Minnesota Cities Magazine
More from May-Jun 2017 issue

Bits & Briefs

Framed picture of Tom GrundhoeferRemembering Tom Grundhoefer
LMC General Counsel

When Tom Grundhoefer passed away suddenly in February at the young age of 60, the League of Minnesota Cities (LMC) family lost not only a dear friend and trusted colleague, but also a genuine leader.

Tom was our “rock” and was the person that many of us went to when we needed problems solved, or simply needed a friendly and sympathetic ear. He and I worked closely together on many issues over the years, mostly related to legal matters or human resources. I must admit that I didn’t always like or agree with his advice at first, but usually followed it after I reflected for a while and came to my senses.

The term “counselor” as applied to attorneys fit Tom perfectly. I could rant and rail at him about how frustrating the law was, especially when I wanted to get something done more expeditiously than it would allow. Tom didn’t take offense, and he always helped me to come up with the best possible solution.

I will miss you, my friend. I hope the afterlife is everything you thought it would be because if it is, you are having a great time right now. Probably golfing and perhaps enjoying a beer. You deserve it.
Laura Kushner, LMC human resources director

Drawing of a housePilot Project Hopes to Fill Vacant Lots in North Minneapolis
“Urban renewal.” That’s what Minneapolis Councilmember Blong Yang calls the recently adopted infill housing policy for the north side of the city. It will offer incentives for building houses on the city’s vacant residential lots, and will help low-income residents purchase their own homes. As of February 2017, North Minneapolis had almost 400 empty residential lots. The program includes incentives of up to $75,000 for developers interested in building in North Minneapolis, and special financing for low-income homebuyers and home builders in that part of the city. “The goal of the project is to have a new home on every vacant lot on the north side,” Yang says. “It gives people hope and faith to see their community coming up.”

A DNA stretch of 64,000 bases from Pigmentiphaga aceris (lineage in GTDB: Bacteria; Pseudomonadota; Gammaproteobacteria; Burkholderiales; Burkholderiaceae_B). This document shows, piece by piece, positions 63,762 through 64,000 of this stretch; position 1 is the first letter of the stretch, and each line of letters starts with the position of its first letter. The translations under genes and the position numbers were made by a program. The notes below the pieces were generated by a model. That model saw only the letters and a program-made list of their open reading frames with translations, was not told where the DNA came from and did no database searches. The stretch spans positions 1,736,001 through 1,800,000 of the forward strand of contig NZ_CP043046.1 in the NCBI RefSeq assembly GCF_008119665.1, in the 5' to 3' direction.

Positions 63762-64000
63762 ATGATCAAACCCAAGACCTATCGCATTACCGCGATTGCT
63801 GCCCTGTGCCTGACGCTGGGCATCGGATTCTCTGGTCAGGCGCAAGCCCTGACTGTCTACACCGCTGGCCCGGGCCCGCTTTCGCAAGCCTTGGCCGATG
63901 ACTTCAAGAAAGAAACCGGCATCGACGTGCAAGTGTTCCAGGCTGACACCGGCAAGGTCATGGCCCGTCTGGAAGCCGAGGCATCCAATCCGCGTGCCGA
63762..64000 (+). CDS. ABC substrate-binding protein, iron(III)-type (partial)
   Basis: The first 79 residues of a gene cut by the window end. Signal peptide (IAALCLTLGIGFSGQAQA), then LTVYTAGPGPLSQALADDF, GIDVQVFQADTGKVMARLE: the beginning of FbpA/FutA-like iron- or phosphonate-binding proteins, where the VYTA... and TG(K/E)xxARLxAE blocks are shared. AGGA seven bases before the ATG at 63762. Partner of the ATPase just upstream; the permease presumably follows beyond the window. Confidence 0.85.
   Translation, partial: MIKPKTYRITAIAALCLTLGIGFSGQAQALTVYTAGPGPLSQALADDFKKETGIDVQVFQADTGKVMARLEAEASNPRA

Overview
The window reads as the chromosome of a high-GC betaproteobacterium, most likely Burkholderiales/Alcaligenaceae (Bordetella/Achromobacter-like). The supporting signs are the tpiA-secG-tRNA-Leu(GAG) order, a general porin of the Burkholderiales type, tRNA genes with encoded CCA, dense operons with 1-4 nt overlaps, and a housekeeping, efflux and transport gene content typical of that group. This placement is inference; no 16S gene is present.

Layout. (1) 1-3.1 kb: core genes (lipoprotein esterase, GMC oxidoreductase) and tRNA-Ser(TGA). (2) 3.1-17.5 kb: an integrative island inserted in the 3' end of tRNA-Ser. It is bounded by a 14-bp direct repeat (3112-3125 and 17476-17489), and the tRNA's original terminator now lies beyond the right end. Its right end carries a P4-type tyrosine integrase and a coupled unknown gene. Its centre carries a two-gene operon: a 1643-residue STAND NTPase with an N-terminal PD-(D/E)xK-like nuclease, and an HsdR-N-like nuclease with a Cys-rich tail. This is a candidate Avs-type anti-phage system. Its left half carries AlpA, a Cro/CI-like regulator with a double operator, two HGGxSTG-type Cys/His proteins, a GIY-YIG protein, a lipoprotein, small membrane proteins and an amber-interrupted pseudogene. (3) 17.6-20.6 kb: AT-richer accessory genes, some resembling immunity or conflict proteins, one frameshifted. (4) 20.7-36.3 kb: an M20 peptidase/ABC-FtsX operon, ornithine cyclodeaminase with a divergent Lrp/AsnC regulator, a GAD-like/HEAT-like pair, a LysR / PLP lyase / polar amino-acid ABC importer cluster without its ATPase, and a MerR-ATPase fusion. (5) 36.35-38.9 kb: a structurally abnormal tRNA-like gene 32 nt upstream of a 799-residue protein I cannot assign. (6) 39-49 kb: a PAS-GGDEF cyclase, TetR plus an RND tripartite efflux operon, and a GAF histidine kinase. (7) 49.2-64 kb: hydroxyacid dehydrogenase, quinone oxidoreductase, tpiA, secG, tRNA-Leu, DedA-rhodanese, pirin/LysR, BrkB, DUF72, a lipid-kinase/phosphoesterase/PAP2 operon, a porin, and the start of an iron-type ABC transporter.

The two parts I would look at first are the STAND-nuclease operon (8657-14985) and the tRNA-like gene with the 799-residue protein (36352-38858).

Desk with typical work desk items, with an electronic tablet in the middle that says CITY HALL SAFETY: Be Prepared and Proactive
Incidents of city hall workplace violence are usually unpredictable and occur without warning. However, steps can be taken to prevent them. Tracy Stille and Troy Walsh, loss control field consultants with the League of Minnesota Cities, have put together a resource collection on the LMC website that describes how to be proactive and responsive when dealing with violence in the workplace. The collection includes an in-depth violence prevention webinar, as well as links to various federal safety materials. The federal resources stress the importance of having a detailed preparedness plan, and responding to possible threats at an early stage. “It’s about stopping the incident before it happens; recognizing the hazards,” says Walsh. “It’s knowing the potential is there.” Access the violence prevention resources at www.lmc.org/cityhallsafety.

ball of yarnSmall Gifts Go a Long Way in Eden Prairie
Eden Prairie Detective Carter Staaf says he had an “epiphany moment” when he and his department aimed to become more victim-oriented when dealing with human trafficking in their own community. “The stories [of victims] are different, but the scenarios are roughly the same,” Staaf says. “There is no one that shows the victims love in their lives.”